Just because a company claims its products are healthy, doesn’t make it true.
At least, that’s what the FDA said when it issued a warning last month that Kind Bars is misleading consumers by using the word “healthy” on labels of four products.
“None of your products listed above meet the requirements for use of the nutrient content claim “healthy” that are set forth in 21 CFR 101.65(d)(2),” wrote William A. Correll Jr. of the FDA New York District.
Specifically, Correll cited misbranding issues related to product label claims about fiber, antioxidants, transfats and non-GMO glucose.
“The above violations are not meant to be an all-inclusive list of violations that may exist in connection with your products or their labeling. It is your responsibility to ensure that your products comply with the Act and its implementing regulations,” the letter said. “You should take prompt action to correct the violations. Failure to promptly correct the violations may result in regulatory action without further notice, including seizure and/or injunction.”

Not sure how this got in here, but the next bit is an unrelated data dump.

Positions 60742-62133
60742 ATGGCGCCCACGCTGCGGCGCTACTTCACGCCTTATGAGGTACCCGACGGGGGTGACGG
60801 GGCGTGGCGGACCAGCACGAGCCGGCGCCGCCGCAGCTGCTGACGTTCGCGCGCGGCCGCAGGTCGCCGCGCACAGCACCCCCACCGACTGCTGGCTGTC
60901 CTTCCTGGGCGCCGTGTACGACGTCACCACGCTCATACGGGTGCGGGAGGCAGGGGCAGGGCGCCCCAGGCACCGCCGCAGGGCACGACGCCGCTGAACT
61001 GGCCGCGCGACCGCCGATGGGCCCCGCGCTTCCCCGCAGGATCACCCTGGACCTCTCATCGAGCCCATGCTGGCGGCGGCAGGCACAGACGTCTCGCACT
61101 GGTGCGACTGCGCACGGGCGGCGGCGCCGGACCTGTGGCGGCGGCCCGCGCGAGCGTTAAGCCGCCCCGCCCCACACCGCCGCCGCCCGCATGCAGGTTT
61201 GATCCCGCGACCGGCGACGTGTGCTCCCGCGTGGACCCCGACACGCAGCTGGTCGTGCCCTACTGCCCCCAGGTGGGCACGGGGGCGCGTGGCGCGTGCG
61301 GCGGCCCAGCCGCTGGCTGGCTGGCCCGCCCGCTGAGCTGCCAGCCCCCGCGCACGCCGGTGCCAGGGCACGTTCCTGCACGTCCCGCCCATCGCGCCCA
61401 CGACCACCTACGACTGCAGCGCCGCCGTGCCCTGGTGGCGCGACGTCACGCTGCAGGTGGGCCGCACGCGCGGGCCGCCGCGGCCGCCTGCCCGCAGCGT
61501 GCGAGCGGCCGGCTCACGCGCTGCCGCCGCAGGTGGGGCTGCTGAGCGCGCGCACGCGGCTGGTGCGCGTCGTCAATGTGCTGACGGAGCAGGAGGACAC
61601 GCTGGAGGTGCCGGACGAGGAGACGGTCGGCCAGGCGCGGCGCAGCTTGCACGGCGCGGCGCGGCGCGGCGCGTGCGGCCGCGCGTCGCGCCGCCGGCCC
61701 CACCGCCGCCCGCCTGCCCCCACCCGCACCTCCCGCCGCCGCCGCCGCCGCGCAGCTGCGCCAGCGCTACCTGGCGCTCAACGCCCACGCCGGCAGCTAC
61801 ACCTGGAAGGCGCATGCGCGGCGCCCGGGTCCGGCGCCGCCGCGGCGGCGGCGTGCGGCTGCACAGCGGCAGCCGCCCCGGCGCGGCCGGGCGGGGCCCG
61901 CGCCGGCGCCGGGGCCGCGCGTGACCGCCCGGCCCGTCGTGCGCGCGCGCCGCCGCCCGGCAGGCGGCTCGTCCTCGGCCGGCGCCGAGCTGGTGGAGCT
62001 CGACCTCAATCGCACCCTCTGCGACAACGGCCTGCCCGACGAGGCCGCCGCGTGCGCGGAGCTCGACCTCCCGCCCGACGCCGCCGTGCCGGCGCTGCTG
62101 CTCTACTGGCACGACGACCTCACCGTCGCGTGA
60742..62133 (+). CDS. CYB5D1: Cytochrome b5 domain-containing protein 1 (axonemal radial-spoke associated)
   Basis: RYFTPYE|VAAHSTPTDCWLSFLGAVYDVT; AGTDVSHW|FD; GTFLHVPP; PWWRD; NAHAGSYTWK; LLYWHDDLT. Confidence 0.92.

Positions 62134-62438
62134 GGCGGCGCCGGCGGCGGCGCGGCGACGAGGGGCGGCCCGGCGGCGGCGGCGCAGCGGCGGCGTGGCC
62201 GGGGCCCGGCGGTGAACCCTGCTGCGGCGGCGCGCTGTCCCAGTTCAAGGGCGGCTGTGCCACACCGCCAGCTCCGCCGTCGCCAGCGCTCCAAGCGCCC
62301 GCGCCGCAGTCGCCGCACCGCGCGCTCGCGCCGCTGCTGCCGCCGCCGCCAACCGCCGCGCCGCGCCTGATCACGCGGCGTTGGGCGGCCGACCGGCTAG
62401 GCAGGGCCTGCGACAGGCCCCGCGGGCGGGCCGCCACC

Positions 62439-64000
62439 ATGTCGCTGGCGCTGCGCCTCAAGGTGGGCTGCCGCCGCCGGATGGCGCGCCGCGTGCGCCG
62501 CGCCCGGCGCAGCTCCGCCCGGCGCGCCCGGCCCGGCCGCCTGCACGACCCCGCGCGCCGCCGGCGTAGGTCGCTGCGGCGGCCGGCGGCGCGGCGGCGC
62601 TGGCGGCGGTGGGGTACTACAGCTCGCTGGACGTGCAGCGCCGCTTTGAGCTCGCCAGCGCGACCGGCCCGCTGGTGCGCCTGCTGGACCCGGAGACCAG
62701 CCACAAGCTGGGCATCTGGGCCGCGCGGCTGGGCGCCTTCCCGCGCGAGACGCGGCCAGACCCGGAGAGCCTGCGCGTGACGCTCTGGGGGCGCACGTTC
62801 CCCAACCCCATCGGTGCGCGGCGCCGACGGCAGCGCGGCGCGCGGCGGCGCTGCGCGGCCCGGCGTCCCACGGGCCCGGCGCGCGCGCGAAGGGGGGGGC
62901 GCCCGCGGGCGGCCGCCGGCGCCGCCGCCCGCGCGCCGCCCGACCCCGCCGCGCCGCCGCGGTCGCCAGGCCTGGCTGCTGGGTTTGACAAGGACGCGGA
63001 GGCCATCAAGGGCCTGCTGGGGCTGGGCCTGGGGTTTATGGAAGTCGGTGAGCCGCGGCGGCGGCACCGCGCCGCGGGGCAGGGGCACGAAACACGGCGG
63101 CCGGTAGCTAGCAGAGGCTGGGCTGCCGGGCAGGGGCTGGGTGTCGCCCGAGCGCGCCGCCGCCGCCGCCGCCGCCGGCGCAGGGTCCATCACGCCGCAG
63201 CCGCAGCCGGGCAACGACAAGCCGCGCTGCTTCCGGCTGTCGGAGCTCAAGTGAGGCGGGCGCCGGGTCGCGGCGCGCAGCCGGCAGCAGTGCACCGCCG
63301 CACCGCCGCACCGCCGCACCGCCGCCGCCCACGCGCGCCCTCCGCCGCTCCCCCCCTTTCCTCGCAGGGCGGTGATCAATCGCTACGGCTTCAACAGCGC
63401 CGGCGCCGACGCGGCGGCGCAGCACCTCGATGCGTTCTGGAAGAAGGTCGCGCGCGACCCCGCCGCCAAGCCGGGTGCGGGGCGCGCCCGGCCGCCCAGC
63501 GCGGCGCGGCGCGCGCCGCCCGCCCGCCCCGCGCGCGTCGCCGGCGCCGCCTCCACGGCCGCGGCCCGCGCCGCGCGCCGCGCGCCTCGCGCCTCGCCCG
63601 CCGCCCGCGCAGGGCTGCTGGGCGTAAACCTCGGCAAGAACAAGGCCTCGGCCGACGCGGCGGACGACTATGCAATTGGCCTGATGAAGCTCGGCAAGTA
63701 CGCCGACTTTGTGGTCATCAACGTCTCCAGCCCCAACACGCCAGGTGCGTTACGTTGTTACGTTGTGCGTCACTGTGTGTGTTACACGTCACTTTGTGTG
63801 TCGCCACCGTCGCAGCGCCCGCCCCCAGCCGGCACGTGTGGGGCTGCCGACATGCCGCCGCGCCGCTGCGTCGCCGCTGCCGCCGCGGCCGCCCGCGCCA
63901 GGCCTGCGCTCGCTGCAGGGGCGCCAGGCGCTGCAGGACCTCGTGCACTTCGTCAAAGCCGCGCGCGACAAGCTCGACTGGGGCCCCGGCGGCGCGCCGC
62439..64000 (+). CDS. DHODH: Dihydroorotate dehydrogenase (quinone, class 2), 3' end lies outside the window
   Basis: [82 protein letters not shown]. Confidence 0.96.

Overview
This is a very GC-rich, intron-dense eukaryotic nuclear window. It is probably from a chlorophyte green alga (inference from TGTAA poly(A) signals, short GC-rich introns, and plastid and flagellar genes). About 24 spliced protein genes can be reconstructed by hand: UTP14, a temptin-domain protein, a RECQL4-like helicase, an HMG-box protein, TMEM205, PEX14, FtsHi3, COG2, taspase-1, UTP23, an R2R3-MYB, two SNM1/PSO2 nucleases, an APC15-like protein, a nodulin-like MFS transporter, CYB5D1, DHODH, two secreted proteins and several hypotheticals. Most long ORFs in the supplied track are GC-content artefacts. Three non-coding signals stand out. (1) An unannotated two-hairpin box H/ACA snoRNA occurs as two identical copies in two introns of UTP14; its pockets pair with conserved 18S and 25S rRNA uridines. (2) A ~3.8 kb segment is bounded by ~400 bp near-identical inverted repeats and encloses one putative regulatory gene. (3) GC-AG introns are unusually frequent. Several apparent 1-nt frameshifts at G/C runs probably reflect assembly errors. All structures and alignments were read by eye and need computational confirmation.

A company spokesman, Joe Cohen, said the issue focused on nuts. Even though they do not meet the standard for use of the term “healthy,” they are still considered nutritious by an overwhelming body of scientific evidence, Cohen said.
“Out team is fully committed to working alongside the FDA, and we’re moving quickly to comply with its request,” Cohen said. “In addition to the four bars that the FDA identified, we’re also taking it upon ourselves to conduct a thorough review of all of our snack food labels to ensure that they’re compliant.”